As I was driving back to work today I was wondering what the 33 in Club 33 represents. I immediatly thought next that I would check to see if there is a Wiki and Im sure it would be there. This also mase me think about Yahoo! Answers which was specifically designed as a fun place for you to designate yourself as an "expert" on something and then answer questions that other users pose. These other users would be experts on other matters, etc. completing the community.
Yahoo! Answers was killed in its first incarnation as Yahoo! Experts and has been brought back but still hasnt taken off like Wiki's have.
They are both repositories of communal information and with a good user base can both have answers to the little questions that it is hard to find other places.
So why are Wiki's popular and the Answers format not?
1. No way to know which is the right answer on Yahoo! Answers. Often when you look at a question you get different answers and there is no way to know which is right. If you knew, you wouldnt have asked. In a wiki there is only one answer and you are taking it on faith that it is correct but there is a trust in the community that you assume when you find the information. Granted that trust may be misplaced, but because you dont have to question it, it seems more reliable (and quotable).
2. Your part of the solution - On a wiki whatever little bit you add feels like your making a contribution to a larger database of information. This may be partly due to the media attention or the fact that it is related to an encyclopedia. But when you answer a question that is one of a jumble of 100 other questions asked about Mickey Mouse, Days of our Lives, or particle accelorerators it doesnt become part of the main body of knowledge like in a wiki and seems less important. If you edit the Mickey Mouse wiki, something you wrote might come up in result #3 on a search for that term!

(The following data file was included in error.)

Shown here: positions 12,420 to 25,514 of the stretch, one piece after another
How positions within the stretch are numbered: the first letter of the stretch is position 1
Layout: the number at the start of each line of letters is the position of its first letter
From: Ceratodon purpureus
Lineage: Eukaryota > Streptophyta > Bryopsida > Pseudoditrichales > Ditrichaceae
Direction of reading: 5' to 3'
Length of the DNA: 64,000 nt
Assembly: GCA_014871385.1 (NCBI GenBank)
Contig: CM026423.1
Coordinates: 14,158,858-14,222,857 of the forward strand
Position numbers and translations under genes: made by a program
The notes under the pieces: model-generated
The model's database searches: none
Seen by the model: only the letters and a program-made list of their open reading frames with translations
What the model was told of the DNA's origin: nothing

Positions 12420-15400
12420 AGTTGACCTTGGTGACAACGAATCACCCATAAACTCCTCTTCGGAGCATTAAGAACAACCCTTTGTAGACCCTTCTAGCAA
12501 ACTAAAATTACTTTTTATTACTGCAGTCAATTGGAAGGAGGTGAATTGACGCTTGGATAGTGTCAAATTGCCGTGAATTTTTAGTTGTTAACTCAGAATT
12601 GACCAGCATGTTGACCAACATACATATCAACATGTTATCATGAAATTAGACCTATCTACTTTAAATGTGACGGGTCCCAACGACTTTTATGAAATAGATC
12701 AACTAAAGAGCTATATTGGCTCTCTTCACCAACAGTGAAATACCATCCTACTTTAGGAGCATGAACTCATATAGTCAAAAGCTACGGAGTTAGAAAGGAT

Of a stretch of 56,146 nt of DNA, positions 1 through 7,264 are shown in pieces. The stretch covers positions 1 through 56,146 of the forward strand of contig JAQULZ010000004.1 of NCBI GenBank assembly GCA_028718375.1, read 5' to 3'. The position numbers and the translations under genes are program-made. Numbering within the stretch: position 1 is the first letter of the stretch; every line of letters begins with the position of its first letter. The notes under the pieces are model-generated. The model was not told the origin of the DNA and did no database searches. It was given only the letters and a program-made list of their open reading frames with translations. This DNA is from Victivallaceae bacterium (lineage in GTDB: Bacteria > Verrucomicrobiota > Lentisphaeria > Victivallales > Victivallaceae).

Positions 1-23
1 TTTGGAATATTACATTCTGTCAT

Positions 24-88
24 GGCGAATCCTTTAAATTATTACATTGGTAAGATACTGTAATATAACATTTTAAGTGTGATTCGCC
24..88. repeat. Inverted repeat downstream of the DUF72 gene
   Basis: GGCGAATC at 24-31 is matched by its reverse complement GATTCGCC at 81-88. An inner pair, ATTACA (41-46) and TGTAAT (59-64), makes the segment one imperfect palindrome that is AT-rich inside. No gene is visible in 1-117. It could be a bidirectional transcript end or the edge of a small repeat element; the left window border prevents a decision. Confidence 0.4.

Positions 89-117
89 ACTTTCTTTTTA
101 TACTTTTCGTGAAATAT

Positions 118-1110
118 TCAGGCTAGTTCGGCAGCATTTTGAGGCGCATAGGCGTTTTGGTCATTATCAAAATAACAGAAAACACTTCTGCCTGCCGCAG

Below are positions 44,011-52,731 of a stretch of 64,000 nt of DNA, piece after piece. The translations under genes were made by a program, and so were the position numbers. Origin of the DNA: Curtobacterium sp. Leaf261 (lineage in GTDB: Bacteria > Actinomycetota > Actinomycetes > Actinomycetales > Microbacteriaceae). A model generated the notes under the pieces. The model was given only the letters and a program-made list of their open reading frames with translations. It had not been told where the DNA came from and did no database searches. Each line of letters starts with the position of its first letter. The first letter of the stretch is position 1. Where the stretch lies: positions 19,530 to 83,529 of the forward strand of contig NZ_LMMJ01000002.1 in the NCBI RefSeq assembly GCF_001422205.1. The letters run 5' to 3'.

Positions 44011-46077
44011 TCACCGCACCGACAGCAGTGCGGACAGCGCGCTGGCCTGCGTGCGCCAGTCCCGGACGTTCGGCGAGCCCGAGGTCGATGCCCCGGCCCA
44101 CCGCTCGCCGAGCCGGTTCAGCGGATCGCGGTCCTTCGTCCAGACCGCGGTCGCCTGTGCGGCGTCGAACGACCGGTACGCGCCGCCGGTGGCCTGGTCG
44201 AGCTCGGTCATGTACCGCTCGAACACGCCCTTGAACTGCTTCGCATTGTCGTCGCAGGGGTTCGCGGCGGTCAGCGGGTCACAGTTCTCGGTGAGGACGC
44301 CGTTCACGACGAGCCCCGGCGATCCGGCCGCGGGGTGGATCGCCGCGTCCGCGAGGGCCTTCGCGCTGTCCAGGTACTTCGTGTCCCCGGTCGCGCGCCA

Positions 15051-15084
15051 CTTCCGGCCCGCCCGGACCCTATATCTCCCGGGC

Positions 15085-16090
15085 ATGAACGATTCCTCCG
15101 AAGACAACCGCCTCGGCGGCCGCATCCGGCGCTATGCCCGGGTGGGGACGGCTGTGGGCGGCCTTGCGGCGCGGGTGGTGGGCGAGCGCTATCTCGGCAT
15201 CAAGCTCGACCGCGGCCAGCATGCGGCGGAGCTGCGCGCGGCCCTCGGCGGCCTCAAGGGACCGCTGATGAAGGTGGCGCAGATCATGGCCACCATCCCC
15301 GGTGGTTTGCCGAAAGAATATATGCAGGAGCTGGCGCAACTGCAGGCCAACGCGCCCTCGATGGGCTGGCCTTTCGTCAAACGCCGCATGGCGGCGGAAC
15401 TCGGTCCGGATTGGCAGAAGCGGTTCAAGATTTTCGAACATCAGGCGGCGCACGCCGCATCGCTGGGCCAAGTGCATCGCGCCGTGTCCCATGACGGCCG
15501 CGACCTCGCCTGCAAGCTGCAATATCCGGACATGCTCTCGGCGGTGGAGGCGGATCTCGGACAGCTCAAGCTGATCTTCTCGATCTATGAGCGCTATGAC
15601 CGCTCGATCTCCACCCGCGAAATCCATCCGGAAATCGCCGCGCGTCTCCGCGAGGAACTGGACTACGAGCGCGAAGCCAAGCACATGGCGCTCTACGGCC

3. You dont have to do all the work. If one person lays out the main body of a wiki other people can add little bits or change little bits later. It seems less daunting to get in there and contribute.
4. Your helping everyone, not one person - When I started using Yahoo! Answers in its first incarnation as Yahoo! Experts some of the questions would be very involved in researching or explaning and it was hard to make time to write to some random person when someone else might ask the same question 3 weeks later because they didnt search past questions. In a wiki when you add information or correct information it is there for everyone to see (and there is no nagging for your time/expertise).
Answers does have the advantage that if you cant find it anywhere else you can ask there. Also, the different format lets it house information that would not be found in Wikipedia. For example, I found a question and a fwe answers on how to get out of traffic tickets. Unfortunatly the answers were as varied as you would find if you asked 10 people at a party and about the same quality.
Both of these sites are trying to bring together information locked inside peoples minds to form a larger communal knowledge base. But Wikipedia has taken the next logical step and organized and presented this information better. As nice as FAQs are they are not a very useful repository of knowledge. You may find an answer but it is usually not exactly what you are looking for. And you cant explore it.
You will never get lost and fascinated in an FAQ like you will in an Encyclopedia and its "(See Vol.4 Ch.19 Pg.877)" references or the more immediate satisfaction behind the underlined blue text leading you to more knowledge in a Wiki.